Discharge planning: ‘fooling ourselves?’– patient participation in conferences
Article first published online: 8 JUN 2004
Journal of Clinical Nursing
Volume 13, Issue 5, pages 562–570, July 2004
How to Cite
Efraimsson, E., Sandman, P., Hydén, L.-C. and Rasmussen, B. H. (2004), Discharge planning: ‘fooling ourselves?’– patient participation in conferences. Journal of Clinical Nursing, 13: 562–570. doi: 10.1111/j.1365-2702.2004.00900.x
- Issue published online: 8 JUN 2004
- Article first published online: 8 JUN 2004
- Submitted for publication: 25 June 2003 Accepted for publication: 2 December 2003
- discharge planning;
- elderly women;
- patient participation
Background. The aim of discharge planning conferences (DPCs) is to co-ordinate resources and to enhance patient involvement in care in connection with relocation from hospital. DPCs can be characterized as institutional conversations, and are often executed as standard procedures, but the scientific basis for the activity is weak.
Aims and objectives. The aim of this study was to illuminate and describe the communication at DPCs.
Design. A purposeful and consecutive sample of eight DPCs was collected in which the future care of eight women, aged 70 years or more, was discussed.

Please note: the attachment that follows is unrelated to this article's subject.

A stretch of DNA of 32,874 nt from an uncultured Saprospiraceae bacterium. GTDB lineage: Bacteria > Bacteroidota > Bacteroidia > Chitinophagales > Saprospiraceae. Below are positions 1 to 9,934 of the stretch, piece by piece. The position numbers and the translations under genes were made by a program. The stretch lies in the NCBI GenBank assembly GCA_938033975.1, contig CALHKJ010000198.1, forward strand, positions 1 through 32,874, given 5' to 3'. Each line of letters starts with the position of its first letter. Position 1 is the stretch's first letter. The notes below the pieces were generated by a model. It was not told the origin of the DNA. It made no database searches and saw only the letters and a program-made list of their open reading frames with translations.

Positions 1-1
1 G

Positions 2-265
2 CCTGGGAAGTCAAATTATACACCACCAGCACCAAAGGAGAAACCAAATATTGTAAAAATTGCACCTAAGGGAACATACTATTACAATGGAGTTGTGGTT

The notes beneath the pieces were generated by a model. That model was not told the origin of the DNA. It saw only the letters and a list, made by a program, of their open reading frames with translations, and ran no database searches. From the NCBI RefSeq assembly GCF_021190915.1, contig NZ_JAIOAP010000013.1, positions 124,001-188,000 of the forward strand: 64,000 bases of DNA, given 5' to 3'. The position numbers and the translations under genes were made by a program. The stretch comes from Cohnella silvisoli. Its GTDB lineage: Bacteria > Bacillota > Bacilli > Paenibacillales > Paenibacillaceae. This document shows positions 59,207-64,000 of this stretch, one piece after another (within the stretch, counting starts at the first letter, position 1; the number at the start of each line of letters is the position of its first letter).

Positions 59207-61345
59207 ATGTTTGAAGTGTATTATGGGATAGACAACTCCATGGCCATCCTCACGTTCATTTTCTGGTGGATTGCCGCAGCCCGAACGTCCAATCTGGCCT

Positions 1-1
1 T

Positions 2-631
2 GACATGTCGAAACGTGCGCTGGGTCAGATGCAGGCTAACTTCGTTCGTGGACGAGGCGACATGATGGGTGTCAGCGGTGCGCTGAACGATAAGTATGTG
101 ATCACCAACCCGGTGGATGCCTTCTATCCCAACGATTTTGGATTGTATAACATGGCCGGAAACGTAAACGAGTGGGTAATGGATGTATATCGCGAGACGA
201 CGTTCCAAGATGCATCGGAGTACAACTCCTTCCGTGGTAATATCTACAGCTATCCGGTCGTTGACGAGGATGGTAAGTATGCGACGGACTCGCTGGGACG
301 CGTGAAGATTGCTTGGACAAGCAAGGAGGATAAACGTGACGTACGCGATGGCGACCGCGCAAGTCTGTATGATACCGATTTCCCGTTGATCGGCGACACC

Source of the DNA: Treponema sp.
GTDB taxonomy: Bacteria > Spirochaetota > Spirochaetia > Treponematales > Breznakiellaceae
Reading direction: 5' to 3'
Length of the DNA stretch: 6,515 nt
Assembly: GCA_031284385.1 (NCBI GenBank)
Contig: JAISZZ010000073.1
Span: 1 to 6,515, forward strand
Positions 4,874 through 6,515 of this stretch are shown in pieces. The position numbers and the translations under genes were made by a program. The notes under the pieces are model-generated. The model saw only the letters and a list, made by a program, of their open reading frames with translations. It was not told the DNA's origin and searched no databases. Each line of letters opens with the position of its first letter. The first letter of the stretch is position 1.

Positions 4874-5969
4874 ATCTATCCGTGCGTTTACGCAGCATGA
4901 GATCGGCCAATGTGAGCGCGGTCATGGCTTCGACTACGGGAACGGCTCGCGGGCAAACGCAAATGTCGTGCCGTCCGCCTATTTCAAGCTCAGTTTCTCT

Methods. Transcribed video recordings were analysed in two steps. ‘The initial analysis’ aimed at describing the structure and content of the communication. This description constituted the basis for an interpretation, leading to ‘the focused analysis’ aiming at finding evidence for the assumptions made in the interpretation.
Results. The result revealed that the participation of patients was very less the DPCs. The decisions had often already been made, and the women were expected to be pleased with the decision; institutional representatives (IRs) frequently justified their actions by referring to bureaucratic praxis.
Conclusions. The women were both encouraged and excluded from participation by the IRs. This dichotomy occurred because the IRs, as professionals, struggled to simultaneously realize their caring mission and their obligation to enforce the values and rules of the institution, i.e. efficiency and rationality. Thus, IRs and patients were equally imprisoned within the institutional system.
Relevance to clinical research. This result illustrates how conflicting paradigms are imbedded and reproduced by healthcare professionals in their communicative praxis. Awareness of this is a prerequisite for improvements in working procedures congruent with a caring paradigm that support patient participation.